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Posted: 3/3/2010 7:45:36 PM EDT
Howdy group. I am looking for an inexpensive (under $200?) scanner for home use. Would someone please point me to the correct forum to ask questions, or answer them here?

Is a base unit better than a handheld?

I need to pick up the local Sheriff, DPS, a couple of Fire Departments, LifeFlight, a few city police departments.

I recently became a volunteer with the local County Sheriff's Department and would like to monitor calls for response (or not) to same. I am probably 20 miles from the closest tower.

As usual, I suppose the antenna is quite important.

Recommendations? What NOT to get?

Digital? Triple trunking? What the heck am I talking about?
Link Posted: 3/3/2010 11:47:09 PM EDT
Where in AZ do you live? I ask because most of the Phoenix metro area and several smaller cities in other counties are now digital and trunking. I have to say that it is almost a waste of money to even buy a digital trunking scanner, since most departments encrypt all the good calls now. You should really do your homework and find some people who monitor the departments you want to listen to before spending money on a scanner. Back when I was considering a digital scanner for Phoenix PD, I needed to spend 500 dollars and was pretty much told all the "hot" calls, car to car, info, traffic enforcement, and other interesting stuff would be encrypted. Not worth the effort. Not to mention, digital sounds like shit so much of the time.

Years ago, when you could listen to analog signals and police only used individual frequencies for specific traffic, it was great! Then trunking came along and that kinda spolied the fun in certain areas IMO, but Phoenix and many others held out for digital. The conversion to digital was it for me. They don't want us non-LEOs to be able to listen I guess.

Here's a good website that has some feed for local scanning: http://www.radioreference.com/apps/audio/?ctid=100 You can get an idea of what it sounds like and what traffic they broadcast. I just know that the audio levels are all over the place, or they used to be in the beginning. Plus, I still think a lot of good traffic is encrypted depending on the department, so it may get boring fast. I can still listen to Scottsdale on analog trunking and it is so fucking boring. They seem to use their MDTs for so much that normally would be broadcast. Either that, or they aren't very busy. I don't know. Scottsdale PD and old Phoenix analog is like night and day in terms of excitement.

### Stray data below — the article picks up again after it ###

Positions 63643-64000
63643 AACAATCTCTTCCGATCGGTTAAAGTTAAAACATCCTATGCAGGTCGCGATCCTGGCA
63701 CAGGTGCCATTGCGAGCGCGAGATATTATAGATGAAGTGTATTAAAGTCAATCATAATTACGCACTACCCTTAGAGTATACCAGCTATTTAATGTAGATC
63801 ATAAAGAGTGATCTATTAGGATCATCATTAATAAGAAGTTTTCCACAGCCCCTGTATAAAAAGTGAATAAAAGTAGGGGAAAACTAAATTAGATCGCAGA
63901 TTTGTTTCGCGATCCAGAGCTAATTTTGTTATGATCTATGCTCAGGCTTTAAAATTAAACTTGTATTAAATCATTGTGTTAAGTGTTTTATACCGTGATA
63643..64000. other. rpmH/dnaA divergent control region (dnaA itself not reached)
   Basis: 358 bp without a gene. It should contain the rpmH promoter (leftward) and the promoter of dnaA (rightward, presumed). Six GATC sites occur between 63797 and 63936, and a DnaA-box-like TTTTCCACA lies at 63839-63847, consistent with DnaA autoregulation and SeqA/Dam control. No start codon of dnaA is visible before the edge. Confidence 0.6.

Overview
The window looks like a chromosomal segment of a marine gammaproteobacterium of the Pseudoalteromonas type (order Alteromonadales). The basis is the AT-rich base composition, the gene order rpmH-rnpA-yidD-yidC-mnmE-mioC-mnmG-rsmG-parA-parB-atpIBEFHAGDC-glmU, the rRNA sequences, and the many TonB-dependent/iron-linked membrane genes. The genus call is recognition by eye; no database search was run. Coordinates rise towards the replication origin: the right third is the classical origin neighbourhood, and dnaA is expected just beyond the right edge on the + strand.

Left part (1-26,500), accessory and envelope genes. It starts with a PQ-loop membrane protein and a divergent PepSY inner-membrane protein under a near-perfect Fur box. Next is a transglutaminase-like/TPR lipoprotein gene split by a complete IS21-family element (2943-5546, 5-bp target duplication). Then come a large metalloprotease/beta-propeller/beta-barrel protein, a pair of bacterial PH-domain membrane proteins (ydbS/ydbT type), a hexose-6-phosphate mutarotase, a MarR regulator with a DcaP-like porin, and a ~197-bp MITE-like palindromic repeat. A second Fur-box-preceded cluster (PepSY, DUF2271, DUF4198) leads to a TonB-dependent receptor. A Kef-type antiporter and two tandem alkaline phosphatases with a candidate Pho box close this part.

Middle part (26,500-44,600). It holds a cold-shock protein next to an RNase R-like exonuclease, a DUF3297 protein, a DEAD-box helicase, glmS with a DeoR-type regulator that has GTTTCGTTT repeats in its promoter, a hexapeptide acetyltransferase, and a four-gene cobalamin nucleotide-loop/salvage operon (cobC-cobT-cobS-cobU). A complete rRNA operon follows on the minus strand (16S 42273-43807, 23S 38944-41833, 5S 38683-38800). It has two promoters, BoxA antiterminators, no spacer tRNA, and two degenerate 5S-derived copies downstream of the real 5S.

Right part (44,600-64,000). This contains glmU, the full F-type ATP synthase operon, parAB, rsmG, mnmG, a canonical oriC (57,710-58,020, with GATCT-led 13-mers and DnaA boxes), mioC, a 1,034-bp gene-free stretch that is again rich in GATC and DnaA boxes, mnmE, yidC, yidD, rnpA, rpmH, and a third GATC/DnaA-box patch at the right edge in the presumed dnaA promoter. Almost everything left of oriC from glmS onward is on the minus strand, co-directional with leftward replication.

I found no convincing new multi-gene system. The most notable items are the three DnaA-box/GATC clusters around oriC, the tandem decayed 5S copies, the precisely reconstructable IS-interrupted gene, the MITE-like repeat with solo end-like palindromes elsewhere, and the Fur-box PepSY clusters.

Link Posted: 3/4/2010 3:39:45 AM EDT
... yup, monitoring active police and fire is a thing of the past
Link Posted: 3/4/2010 5:03:21 AM EDT
[Last Edit: 3/4/2010 5:13:41 AM EDT by slanky]
Uhh not sure what you guys are talking about - I monitor the Maricopa regional wireless cooperative, which most of the police depts use right now with a digital trunking scanner just fine. Digital does not necessarily mean it's encrypted. Some specific channels are encrypted (Mesa PD), but there's tons of other freqs in use that are not encrypted - just simply digital voice.

Talkgroups and freqs can be found here: http://www.radioreference.com/apps/db/?sid=2508

Maricopa County Trunked Radio System

Maricopa County operates a mixed-mode analog and digital, APCO Project 16 800 MHz trunked radio network. System users operating on digital talkgroups (as opposed to analog talkgroups) use APCO Project 25 digital audio. This network provides service for many agencies throughout the metropolitan area, and is one of two large networks from which various cities and other agencies may receive two-way radio service (Regional Wireless Cooperative being the other large network).


See also: http://www.scannerstuff.com/swfd_Maricopa.htm

The scanner I use: http://www.radioshack.com/product/index.jsp?productId=3348288 which essentially just a rebranded GRE PSR-600 http://www.greamerica.com/PSR-600.html

I scored mine on eBay a couple years ago brand new for $225 shipped. You don't always see them that cheap, but if you pay attention you can get a deal on them. I wouldn't pay the $499 that Radio Shack wants, however, unless you're desperate. Usually RS puts them on sale once or twice a year.

BTW OP - visit the HAM forum for all things radio related - HAM radios, GMRS, scanners, etc. That's the best place to talk about this stuff and there's tons of scanner recommendation threads there

Oh and btw, if you do decide to get a digital trunking scanner of some sort, buy the programming software - you do NOT want to program talkgroups and freqs by hand for the new scanners. It's not simple like it used to be where you just punch in 40 freqs and hit scan

For the GRE PSR500/600 and Pro-197: http://www.starrsoft.com/software/win500/default.asp
Link Posted: 3/4/2010 7:19:25 AM EDT
To OP:

If you are in Phoenix, the Phx Fire Dept is still dispatching calls on "Channel 1" which is non-digital.

DPS is still using UHF for all their dispatching.

MCSO is digital and Phx PD is as well as many other local departments.

So if you want to hear basically just DPS and Phx Fire Dispatch you can pick up a scanner easily for under $200. Check Craigslist and pawn shops. I have both a hand held and base. The base is in my truck.